As the air baffle 30 is moved longitudinally along the track 50, the flexible rail 34 slides within the groove 35 over a range of engagement between the rail 34 and the rail guideway 32. Moving the air baffle 30 longitudinally in the direction indicated by arrow A1 moves the rail 34 longitudinally in a direction of increasing insertion into the groove 35, causing the flared portion 42 of the rail 34 to flex laterally inwardly against the rail guideway 32. Similarly, moving the air baffle 60 in the direction A2 will move the rail 64 in a direction of increasing insertion into the groove 65, causing lateral flexure of the rail 64.

FIG. 4 is a top, plan view of the air baffle assembly 26 with the air baffles 30, 60 moved apart in the direction A1, A2 (see FIG. 3) to an open position, uncovering and providing access to the cable opening 28. Raised finger holds 40, 70 are optionally provided to facilitate moving the air baffles 30, 60 by hand. Multiple cables are bundled together in the generally rectangular bundles 90, 91. The two exemplary cable bundles 90, 91 may be routed through the opening 28 as shown. The rails 34, 64 are laterally flexed in response to having been moved further into the grooves 35. The progressive lateral flexure of the flared portion 42 against the rail guideway 32 and of the flared portion 72 against the rail guideway 62 provides a force component that biases the air baffles 30, 60 toward one another, opposite the directions A1, A2. The bias may be sufficiently large to overcome the frictional resistance to movement between each air baffle 30, 60 and the track 50, to automatically move the air baffles 30, 60 back toward one another against the cable bundles 90, 91. The generally rectangular shape of the cable bundles 90, 91 allows the leading edge of the air baffles 30, 60 to conform well to the bundles 90, 91. Even where the bias does not exceed the frictional resistance between the air baffles 30, 60 and the track 50, the bias still opposes the movement of the air baffles 30, 60 away from one another, resulting in a “controlled friction” that helps to maintain the air baffles 30, 60 in their position against the cable bundles 90, 91.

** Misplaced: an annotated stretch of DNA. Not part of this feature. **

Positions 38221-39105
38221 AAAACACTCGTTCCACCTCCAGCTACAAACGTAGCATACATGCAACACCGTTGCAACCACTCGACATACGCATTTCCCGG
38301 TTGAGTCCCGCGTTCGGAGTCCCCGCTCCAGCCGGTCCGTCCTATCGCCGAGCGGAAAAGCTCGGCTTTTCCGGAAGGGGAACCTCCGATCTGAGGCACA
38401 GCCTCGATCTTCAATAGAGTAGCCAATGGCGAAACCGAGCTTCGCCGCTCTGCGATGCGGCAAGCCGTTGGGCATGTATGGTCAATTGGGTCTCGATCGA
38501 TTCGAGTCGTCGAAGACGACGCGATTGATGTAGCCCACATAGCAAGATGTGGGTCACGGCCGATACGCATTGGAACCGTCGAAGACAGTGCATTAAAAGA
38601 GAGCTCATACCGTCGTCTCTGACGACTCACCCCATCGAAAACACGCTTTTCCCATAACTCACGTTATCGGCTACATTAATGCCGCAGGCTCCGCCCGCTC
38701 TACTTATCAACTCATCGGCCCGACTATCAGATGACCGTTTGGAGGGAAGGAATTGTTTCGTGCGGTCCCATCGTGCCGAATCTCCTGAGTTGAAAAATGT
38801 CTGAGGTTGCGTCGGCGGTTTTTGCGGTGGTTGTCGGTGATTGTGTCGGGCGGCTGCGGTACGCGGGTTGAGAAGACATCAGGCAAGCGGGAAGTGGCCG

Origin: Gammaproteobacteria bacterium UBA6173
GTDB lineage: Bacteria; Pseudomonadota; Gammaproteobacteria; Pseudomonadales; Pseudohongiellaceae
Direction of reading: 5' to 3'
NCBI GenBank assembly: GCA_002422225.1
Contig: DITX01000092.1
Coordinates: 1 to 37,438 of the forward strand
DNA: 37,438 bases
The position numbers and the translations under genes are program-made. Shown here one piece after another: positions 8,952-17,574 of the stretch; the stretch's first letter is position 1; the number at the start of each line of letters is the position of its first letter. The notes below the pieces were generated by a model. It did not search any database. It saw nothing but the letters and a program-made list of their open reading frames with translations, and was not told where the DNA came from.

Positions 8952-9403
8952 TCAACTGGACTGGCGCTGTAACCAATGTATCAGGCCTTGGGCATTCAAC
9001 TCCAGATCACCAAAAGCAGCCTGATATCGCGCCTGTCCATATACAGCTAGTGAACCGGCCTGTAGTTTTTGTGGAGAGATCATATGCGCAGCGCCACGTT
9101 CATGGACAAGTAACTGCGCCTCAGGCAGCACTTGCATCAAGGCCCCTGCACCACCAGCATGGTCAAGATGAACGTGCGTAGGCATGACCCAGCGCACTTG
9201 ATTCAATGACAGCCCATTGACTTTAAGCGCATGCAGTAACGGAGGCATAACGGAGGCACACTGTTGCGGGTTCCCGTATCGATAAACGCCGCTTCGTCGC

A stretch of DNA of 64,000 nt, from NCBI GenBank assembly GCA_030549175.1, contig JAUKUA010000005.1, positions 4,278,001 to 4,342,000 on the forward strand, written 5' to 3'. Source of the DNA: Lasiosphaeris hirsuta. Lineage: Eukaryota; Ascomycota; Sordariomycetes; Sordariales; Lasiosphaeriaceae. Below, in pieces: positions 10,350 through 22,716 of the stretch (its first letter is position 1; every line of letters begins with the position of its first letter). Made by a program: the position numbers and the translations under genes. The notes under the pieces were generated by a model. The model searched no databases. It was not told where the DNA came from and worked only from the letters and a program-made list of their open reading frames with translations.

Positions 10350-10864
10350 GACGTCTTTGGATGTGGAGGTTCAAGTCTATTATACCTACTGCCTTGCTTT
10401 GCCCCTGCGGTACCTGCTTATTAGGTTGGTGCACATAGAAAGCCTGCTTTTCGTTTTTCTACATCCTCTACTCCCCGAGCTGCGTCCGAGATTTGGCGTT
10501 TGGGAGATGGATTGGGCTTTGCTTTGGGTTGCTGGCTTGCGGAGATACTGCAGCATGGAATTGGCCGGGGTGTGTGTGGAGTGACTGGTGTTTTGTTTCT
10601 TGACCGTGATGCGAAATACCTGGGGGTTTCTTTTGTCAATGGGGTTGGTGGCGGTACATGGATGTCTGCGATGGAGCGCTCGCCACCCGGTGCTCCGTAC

The bias provided by the mechanical interaction between the flexible rails 34, 64 and the rail guideways 32, 62 may be enhanced in a number of ways, including by increasing the rigidity of the rails 34, 64. However, the effort required to move the air baffles 30, 60 apart by hand should also be considered when selecting the rigidity of the rails 34, 64. The bias may also be enhanced by minimizing frictional resistance to the movement of the air baffles 30, 60 on the track 50, such as by using a low-friction polymer material for forming the rails 34, 64 or the track 50, or by using the optional low friction rollers detailed in FIG. 3A or other low-friction structural interconnection between the air baffles 30, 60 and the track 50. Increasing the bias and/or decreasing the frictional resistance to the movement of the air baffles 30, 60 increases the tendency of the bias to move the air baffles 30, 60 toward one another without having to manually move the air baffles 30, 60 toward one another by hand. Even if the air baffles 30, 60 must still be moved by hand toward one another, the bias will tend to hold the air baffles 30, 60 in position against the cable bundles 90, 91 and should allow the air baffles 30, 60 to be closed with less manual force than required to open the air baffles.